I apologize for not quoting. I'm experiencing technical difficulties and making do the best I can.

I meant what I said. We must make an immediate, good faith effort to correct the false and misleading information in the Jakarta guidelines, and give all committers due notice of their true status. Otherwise, there's a point where we cross the line.

The PMC does not now nor has it ever affirmed each and every decision made by the committers. It may affirm some of the release votes, but there's a lot that goes into making a release. And, AFAIK, the PMC is not authorized to delegate its decision making to non-members.

IMHO, we all thought we had the rights and responsibilities of PMC members in the first place. When each and every of these committers were appointed by a subproject, they had the traditional role of a PMC member in mind. Hence, the proposal is to make all Jakarta committers PMC members, which, I believe, was the underlying intent of the original guidelines, and what we all thought was happening in the first place.

I reject the idea that being a PMC member brings additional responsibility. All committers are already responsible for decision-making and oversight. We simply need a mechanism that reminds everyone of our existing responsibilities.

If all committers are subscribed to the PMC list, and each subproject is given the explicit responsibility for regular reporting, I sincerely believe we will be able to easily dispatch the oversight issues. All we need is a little infrastructure, and the volunteers will take care of the rest.

A long-standing principle at Jakarta has always been that the highest, best votes are the commits. We have always rejected the idea of committers without binding votes. To say now that votes are "socially" binding but not "legally" binding is inconsistent with community standards.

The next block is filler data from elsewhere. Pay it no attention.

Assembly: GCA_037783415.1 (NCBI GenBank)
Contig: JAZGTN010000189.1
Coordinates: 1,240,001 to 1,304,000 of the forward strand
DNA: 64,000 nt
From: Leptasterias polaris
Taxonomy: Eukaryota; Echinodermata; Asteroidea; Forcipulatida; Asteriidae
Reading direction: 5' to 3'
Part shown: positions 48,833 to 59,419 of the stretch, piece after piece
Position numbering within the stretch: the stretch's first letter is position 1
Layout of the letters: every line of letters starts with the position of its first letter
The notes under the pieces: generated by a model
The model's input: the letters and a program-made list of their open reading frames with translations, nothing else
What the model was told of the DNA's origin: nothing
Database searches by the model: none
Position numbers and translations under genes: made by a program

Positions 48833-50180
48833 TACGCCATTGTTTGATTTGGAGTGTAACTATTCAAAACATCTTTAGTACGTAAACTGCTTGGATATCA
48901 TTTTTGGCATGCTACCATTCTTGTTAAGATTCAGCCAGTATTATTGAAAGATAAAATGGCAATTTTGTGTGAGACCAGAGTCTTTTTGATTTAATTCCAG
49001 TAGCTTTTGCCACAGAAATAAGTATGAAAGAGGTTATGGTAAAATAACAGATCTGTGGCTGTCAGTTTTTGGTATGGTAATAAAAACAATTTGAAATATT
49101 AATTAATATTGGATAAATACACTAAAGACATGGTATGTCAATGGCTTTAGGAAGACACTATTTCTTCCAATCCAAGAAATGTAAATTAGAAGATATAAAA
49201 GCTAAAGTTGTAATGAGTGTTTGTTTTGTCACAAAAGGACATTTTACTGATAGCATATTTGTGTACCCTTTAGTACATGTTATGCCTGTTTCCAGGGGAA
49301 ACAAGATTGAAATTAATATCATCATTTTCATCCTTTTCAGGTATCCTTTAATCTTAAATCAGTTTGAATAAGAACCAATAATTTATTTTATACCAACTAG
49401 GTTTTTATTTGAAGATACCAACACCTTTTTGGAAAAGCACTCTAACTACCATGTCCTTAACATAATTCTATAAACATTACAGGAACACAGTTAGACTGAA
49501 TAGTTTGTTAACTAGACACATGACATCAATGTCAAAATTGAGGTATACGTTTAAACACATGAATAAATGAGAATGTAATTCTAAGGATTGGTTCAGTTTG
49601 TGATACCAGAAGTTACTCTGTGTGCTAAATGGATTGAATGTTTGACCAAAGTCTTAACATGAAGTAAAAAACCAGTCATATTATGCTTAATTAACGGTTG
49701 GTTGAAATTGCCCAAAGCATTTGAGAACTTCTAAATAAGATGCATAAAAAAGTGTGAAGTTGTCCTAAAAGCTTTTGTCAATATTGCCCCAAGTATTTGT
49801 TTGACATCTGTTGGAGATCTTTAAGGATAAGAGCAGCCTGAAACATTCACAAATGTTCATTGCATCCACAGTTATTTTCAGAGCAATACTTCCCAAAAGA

I am happy that we do have communities that will honor the votes of all its committers, whether they are legally binding or not. But, our legalities should reflect the community standards, which are that a committer is a committer.

Obviously, if a committer wants to opt-out and become a developer again, that is their choice. But we should not be second-guessing the communities by opting-in committers to the PMC. The community thought they were good enough to have binding votes and binding vetos: who are we to say different?

I've proposed my solution: Promote everyone who doesn't opt-out to the PMC; subscribe all committers to the PMC list; require regular reports from each subproject.

AFAIK, the only other option on the table is to continue to nominate committers willy-nilly and hope-against-hope that a few more heartbeats will somehow give the PMC the wisdom to make decisions on the subproject's behalf and the mystic ability to oversee all the codebases.

I don't think we need to create a Jakarta elite. I think we need to do what we meant to do in the first place: let the committers make the binding decisions.

Accordingly, if a positive consensus develops among the committers regarding the original proposal, we can bring it as a vote in the Jakarta way. Otherwise, I would just let the proposal drop, so that the consensus view can proceed.


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